Community Natural Resource Management

Subject NRMT40004 (2014)

Note: This is an archived Handbook entry from 2014.

Credit Points: 12.50
Level: 4 (Undergraduate)
Dates & Locations:

This subject is not offered in 2014.

Time Commitment: Contact Hours: 40 hours of equivalent contact time and 24 hours independent study, plus assignment work
Total Time Commitment: Not available
Prerequisites: None
Corequisites: None
Recommended Background Knowledge: None
Non Allowed Subjects: None
Core Participation Requirements:

For the purposes of considering request for Reasonable Adjustments under the Disability Standards for Education (Cwth 2005), and Students Experiencing Academic Disadvantage Policy, academic requirements for this subject are articulated in the Subject Description, Subject Objectives, Generic Skills and Assessment Requirements of this entry. The University is dedicated to provide support to those with special requirements. Further details on the disability support scheme can be found at the Disability Liaison Unit website:


Melbourne School of Land & Environment Student Centre
Ground Floor, Melbourne School of Land & Environment (building 142)

Phone: 13 MELB (13 6352)

Subject Overview:

In this interdisciplinary subject, a range of ideas and theories from the social sciences are applied to situations in which members of the community are involved in natural resource management. Subject teaching includes lectures, group exercises and case studies, including a one day field trip. The subject is presented under nine main headings:

  • philosophy and evolution of participation and community management;
  • models of community management of forests and other natural resources - overseas and in Australia;
  • understanding communities and stakeholders;
  • issues of power and knowledge in community management;
  • policy and institutional issues in community management;
  • process and techniques in participatory enquiry, planning and management;
  • issues in Koori community resource management;
  • forms of evaluation in community management programs; and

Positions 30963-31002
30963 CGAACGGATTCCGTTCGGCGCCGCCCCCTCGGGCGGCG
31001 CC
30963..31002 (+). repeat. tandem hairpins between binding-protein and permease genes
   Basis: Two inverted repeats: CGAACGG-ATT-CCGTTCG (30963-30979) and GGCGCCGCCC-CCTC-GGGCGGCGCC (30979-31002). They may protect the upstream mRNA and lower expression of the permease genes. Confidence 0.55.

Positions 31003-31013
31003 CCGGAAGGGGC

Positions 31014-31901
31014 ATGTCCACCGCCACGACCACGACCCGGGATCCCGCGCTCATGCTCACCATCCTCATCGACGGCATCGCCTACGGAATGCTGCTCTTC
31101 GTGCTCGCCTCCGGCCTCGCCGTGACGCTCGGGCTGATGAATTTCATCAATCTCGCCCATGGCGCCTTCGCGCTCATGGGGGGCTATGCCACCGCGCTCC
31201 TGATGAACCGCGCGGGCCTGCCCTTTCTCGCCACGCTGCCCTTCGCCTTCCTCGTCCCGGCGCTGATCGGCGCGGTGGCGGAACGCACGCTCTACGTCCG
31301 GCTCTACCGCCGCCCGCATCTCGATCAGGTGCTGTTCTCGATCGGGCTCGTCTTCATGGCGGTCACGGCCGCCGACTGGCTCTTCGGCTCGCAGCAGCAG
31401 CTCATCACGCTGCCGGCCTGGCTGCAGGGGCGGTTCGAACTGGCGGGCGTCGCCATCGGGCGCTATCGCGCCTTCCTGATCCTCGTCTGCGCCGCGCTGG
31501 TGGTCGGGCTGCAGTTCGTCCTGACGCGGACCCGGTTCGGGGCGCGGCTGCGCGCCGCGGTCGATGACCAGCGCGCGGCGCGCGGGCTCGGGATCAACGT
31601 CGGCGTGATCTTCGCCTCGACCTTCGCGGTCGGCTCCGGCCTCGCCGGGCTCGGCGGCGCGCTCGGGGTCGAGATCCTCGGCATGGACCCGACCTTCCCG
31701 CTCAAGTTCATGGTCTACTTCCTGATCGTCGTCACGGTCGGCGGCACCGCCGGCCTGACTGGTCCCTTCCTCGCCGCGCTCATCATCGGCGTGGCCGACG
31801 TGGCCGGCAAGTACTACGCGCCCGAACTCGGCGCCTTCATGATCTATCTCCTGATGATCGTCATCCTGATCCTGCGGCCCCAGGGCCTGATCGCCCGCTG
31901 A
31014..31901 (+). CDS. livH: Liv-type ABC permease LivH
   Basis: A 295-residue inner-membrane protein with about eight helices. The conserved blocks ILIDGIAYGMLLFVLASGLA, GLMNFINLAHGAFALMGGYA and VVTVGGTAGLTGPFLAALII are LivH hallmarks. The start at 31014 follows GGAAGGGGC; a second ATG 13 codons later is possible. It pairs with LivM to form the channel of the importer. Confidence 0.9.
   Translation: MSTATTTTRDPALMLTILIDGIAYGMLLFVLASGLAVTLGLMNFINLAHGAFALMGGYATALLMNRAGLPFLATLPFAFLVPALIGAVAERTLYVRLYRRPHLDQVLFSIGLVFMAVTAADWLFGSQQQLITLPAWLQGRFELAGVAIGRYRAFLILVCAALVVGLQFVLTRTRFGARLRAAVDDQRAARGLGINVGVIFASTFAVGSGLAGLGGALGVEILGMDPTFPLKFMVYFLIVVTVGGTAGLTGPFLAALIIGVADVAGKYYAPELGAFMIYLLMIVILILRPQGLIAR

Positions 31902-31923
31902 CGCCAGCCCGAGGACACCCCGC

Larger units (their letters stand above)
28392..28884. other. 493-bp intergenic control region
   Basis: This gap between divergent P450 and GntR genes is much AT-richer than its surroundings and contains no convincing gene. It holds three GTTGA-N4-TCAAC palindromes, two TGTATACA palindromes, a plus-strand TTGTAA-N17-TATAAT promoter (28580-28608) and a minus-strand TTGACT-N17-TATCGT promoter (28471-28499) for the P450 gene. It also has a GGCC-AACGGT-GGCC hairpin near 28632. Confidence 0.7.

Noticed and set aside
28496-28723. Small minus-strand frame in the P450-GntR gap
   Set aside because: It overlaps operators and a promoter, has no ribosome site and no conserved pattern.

• conflict management.
Learning Outcomes:

On completion of this subject, students should be able to:

  • Discuss different theories and models that underpin community participation in the management of land and natural resources;
  • Analyse stakeholders and profile communities.
  • Critically analyse the broader policy environment and its effect on community management of land and natural resources;
  • Analyse a wide range of factors that affect community management programs, including power and knowledge related issues;
  • Apply techniques that help in managing community based programs, including group facilitation and conflict management; and
  • Select appropriate forms of evaluation for community management programs.
  • A 3000 word assignment in a specialist interest area (45%). Due in week 12.
  • A practical group exercise (30%). Due in week 8.
  • A learning journal (25%). Throughout the semester.
Prescribed Texts: None
Recommended Texts:

Students can select texts that interest them from a long reading list. Some examples are:

Borrini-Feyerabend, G., T.M. Farvar, J.C. Nguinguiri, J.C. & V.A. Ndangang (2000) Co-management of natural resources. Organising, negotiating and learning-by-doing. Kasparek Verlag, Heidelberg, Germany.

Boxelaar, L., M. Paine, et al. (2006). "Community engagement and public administration: Of silos, overlays and technologies of government" in Australian Journal of Public Administration Vol. 65, No. 1, pp. 113-126

Chambers, R. (1994) ‘Participatory Rural Appraisal (PRA): Analysis of Experience’ in World Development, Vol. 22, No. 9, pp. 1253-1268

Leeuwis, C. (2004) Communication for rural innovation: Rethinking agricultural extension. Third Edition. Blackwell Publishing, Oxford, UK.

Petheram, J., P. Stephen, and D. Gilmour (2002), Collaborative Forest Management: A Review, prepared for the Department of Natural Resources and Environment: Melbourne, Australia.

Reid K., K J. H. Williams and M. Paine (2011), Hybrid Knowledge: Place, Practice and Knowing in a Volunteer Ecological Restoration Project, Ecology and Society Vol. 16, No. 3, pp 19-

Breadth Options:

This subject is not available as a breadth subject.

Fees Information: Subject EFTSL, Level, Discipline & Census Date
Generic Skills:

Students will develop skills in:

  • practical aspects of public and stakeholder engagement;
  • interdisciplinary thinking through the application of theory in the social sciences to complex issues; and
  • research, critical analysis and critical reflection through class exercises and assessment.
Related Course(s): Master of Science (Geography)

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